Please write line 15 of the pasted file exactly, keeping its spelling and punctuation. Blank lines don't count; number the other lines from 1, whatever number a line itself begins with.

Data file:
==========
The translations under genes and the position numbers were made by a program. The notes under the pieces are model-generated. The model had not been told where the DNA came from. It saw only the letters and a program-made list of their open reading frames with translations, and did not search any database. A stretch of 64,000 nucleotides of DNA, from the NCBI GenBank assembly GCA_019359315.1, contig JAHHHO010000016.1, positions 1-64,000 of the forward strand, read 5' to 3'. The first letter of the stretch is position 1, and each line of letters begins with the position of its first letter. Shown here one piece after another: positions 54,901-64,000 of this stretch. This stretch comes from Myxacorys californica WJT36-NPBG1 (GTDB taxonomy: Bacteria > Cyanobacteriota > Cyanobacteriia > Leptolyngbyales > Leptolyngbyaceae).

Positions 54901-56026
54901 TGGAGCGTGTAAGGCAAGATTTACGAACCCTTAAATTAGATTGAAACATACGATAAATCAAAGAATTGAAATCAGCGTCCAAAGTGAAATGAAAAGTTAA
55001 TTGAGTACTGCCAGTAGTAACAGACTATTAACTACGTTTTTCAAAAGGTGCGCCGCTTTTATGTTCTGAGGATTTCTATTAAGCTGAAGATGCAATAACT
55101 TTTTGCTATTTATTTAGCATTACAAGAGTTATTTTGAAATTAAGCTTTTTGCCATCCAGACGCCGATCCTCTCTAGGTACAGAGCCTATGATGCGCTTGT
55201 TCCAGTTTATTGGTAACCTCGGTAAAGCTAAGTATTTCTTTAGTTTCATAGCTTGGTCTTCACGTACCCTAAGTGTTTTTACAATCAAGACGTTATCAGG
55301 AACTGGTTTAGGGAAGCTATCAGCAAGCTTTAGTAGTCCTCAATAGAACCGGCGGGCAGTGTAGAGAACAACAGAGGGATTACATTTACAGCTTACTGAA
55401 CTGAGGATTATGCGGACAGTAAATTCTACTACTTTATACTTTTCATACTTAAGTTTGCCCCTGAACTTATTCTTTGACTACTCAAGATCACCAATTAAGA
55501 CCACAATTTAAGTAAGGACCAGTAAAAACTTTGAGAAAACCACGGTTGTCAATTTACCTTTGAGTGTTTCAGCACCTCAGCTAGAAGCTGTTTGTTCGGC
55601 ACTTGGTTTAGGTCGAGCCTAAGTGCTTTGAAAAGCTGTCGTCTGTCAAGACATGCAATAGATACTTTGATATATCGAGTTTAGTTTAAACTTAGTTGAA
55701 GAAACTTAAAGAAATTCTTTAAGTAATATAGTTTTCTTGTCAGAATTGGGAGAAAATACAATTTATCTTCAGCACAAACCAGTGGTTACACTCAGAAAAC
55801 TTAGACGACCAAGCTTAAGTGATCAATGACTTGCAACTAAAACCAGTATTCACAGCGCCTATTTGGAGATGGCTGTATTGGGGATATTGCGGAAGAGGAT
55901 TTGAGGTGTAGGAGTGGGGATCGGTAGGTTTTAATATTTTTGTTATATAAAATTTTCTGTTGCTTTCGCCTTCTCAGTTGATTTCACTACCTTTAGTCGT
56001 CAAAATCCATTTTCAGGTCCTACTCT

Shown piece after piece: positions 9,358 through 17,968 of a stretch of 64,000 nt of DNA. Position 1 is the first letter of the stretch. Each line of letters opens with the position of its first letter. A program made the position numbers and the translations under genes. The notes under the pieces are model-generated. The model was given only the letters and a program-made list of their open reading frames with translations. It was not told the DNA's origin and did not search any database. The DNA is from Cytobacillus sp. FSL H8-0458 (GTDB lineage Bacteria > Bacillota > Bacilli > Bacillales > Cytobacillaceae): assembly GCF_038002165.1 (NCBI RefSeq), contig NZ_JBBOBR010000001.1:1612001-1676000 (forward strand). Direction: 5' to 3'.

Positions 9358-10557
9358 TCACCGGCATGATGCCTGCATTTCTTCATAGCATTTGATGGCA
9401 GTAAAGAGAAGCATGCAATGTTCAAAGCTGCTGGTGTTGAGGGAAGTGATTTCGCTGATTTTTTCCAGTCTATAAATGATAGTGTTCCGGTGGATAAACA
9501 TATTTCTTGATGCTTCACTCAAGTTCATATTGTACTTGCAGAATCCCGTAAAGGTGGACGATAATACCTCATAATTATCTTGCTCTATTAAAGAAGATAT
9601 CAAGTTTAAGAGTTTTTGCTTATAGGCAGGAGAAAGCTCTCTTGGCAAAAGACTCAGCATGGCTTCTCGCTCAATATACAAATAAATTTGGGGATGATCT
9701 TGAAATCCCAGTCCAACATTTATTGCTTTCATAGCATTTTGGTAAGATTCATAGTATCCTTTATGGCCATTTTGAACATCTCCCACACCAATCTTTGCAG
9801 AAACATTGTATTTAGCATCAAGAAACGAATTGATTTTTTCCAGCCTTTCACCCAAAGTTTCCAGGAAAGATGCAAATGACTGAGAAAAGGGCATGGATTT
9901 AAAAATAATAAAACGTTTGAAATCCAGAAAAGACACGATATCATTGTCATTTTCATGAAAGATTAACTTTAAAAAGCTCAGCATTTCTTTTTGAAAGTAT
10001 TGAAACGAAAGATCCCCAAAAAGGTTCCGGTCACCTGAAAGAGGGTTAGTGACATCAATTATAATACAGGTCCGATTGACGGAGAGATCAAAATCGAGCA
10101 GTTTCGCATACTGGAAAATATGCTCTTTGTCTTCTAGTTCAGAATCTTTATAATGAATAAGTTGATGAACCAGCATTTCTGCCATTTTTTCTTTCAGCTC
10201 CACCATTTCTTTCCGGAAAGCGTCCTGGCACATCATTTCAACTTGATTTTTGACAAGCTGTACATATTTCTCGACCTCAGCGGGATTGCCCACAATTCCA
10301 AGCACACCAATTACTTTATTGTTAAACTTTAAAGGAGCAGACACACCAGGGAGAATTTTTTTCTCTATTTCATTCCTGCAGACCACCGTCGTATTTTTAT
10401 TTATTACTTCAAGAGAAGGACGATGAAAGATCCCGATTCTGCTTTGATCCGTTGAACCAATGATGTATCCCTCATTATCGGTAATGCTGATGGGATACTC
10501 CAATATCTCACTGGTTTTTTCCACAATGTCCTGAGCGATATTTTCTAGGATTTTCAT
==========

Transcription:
Shown piece after piece: positions 9,358 through 17,968 of a stretch of 64,000 nt of DNA. Position 1 is the first letter of the stretch. Each line of letters opens with the position of its first letter. A program made the position numbers and the translations under genes. The notes under the pieces are model-generated. The model was given only the letters and a program-made list of their open reading frames with translations. It was not told the DNA's origin and did not search any database. The DNA is from Cytobacillus sp. FSL H8-0458 (GTDB lineage Bacteria > Bacillota > Bacilli > Bacillales > Cytobacillaceae): assembly GCF_038002165.1 (NCBI RefSeq), contig NZ_JBBOBR010000001.1:1612001-1676000 (forward strand). Direction: 5' to 3'.